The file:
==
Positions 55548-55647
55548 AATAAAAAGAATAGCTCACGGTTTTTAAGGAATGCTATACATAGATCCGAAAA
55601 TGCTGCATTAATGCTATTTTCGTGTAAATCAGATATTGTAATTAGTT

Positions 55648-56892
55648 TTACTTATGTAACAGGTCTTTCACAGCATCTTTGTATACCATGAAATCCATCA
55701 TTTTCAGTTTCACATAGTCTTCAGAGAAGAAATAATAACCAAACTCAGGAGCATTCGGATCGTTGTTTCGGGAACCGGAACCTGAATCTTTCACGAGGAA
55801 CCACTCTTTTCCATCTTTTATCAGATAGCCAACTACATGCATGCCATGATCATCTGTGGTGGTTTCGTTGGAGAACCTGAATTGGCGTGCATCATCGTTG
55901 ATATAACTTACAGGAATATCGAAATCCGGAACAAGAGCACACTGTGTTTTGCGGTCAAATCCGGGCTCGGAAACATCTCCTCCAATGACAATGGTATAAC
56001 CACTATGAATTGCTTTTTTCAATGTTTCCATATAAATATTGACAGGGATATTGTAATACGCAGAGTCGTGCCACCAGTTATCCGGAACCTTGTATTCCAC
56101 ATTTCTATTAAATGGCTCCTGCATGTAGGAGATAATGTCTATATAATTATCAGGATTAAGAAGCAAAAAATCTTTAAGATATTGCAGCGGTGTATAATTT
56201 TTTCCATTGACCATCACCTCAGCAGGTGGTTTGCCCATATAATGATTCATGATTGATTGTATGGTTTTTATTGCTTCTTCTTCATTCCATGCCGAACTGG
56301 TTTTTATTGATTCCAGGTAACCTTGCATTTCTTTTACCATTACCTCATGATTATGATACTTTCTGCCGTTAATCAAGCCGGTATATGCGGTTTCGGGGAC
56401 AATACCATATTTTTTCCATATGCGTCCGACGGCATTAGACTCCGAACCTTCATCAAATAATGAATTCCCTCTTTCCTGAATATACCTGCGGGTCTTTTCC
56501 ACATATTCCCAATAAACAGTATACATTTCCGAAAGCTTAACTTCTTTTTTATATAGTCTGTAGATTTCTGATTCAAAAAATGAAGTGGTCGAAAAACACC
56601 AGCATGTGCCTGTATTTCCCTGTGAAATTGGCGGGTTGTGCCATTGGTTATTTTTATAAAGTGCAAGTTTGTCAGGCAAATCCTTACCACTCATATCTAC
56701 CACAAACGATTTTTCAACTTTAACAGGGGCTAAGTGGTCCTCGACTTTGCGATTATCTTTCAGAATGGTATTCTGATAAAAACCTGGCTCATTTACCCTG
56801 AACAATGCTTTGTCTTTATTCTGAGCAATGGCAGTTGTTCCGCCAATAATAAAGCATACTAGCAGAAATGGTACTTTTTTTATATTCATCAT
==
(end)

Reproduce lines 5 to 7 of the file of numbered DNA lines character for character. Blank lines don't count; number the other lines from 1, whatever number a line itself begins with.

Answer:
55648 TTACTTATGTAACAGGTCTTTCACAGCATCTTTGTATACCATGAAATCCATCA
55701 TTTTCAGTTTCACATAGTCTTCAGAGAAGAAATAATAACCAAACTCAGGAGCATTCGGATCGTTGTTTCGGGAACCGGAACCTGAATCTTTCACGAGGAA
55801 CCACTCTTTTCCATCTTTTATCAGATAGCCAACTACATGCATGCCATGATCATCTGTGGTGGTTTCGTTGGAGAACCTGAATTGGCGTGCATCATCGTTG